Bulls

Jimmy Butler clearly not right but soldiers on with Bulls in dire straits

jimmy-butler-0323.png

Jimmy Butler clearly not right but soldiers on with Bulls in dire straits

Jimmy Butler stood next to his locker, rocked his head back, pausing at the query placed before him following another abnormal performance since his return from a knee injury.

“It’s not the preseason, it’s not early in the season. This is right now,” Butler told CSNChicago.com when asked if he would be playing with this injury if things weren’t so dire at this juncture of the Bulls’ season.

He doesn’t want to hear what his body is telling him, what everybody is seeing, what is becoming more difficult to hide with each passing day.

His left knee strain isn’t right, and it likely won’t be right until the offseason. So as he sighed, moments after falling on the sword in front of the media following the Bulls’ 115-107 loss to the New York Knicks, he wasn’t ready to admit the painful truth:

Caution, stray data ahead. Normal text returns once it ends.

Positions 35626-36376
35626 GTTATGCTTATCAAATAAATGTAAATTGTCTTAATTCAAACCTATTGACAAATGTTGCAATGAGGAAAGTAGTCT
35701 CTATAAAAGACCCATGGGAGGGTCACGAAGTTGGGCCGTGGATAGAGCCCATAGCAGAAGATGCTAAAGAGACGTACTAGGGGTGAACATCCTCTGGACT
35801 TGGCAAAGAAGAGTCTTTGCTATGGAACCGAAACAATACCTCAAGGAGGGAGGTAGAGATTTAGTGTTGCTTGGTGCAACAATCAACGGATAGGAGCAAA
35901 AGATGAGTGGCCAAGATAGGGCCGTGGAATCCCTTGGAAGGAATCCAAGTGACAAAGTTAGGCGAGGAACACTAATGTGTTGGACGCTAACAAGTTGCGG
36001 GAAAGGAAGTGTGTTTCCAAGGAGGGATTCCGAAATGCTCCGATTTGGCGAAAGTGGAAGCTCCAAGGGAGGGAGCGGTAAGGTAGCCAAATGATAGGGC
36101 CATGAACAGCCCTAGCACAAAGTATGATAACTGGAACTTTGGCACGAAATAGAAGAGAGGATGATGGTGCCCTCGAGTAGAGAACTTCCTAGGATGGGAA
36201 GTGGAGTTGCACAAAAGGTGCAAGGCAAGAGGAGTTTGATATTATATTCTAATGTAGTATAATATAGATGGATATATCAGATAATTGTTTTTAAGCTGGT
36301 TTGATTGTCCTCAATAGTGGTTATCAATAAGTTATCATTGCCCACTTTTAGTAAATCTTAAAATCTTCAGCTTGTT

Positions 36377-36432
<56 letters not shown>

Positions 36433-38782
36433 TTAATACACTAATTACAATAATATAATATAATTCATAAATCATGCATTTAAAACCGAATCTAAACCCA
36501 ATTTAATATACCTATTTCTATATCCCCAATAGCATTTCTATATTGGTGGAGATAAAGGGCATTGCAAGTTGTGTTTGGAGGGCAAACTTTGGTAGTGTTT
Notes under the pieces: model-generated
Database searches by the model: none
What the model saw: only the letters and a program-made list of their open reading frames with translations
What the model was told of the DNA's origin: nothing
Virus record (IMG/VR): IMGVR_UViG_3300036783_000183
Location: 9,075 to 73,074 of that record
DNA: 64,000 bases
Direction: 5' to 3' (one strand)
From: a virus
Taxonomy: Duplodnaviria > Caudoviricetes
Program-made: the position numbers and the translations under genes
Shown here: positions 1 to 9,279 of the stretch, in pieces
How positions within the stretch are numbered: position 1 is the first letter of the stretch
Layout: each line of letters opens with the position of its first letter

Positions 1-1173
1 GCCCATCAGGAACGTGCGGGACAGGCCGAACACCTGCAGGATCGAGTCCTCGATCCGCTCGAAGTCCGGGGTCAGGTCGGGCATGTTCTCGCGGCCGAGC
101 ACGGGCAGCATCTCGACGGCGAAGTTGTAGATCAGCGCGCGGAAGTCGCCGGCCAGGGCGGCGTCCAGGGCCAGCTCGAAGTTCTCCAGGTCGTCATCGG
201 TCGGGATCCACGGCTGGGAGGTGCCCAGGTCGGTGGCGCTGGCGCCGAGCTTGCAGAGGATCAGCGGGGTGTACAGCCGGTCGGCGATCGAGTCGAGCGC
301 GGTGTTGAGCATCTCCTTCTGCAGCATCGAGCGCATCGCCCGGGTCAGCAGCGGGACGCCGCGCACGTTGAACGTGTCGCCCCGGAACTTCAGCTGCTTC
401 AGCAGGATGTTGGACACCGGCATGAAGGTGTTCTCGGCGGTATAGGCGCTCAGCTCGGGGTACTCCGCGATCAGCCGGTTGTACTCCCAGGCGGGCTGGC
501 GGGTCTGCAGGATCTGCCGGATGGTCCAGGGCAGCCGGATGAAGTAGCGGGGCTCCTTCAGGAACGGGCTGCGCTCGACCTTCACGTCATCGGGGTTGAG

That it’s very likely he wouldn’t be playing under other circumstances and that he shouldn’t be playing under these circumstances.

“Yeah I would,” said Butler, before it was suggested he’s stubborn, a trait he readily admits on a good day.

“Call it what you want. They got me here for a reason. Not to sit out if I can play.

“I call it, if I step out there on that floor — 100 percent, 60 percent, 25 percent, 10 percent, whatever it is — I gotta go and help my teammates win. The opposing team don’t feel sorry for me. I gotta play. I’m good enough to play right now. I’m going to figure something out.”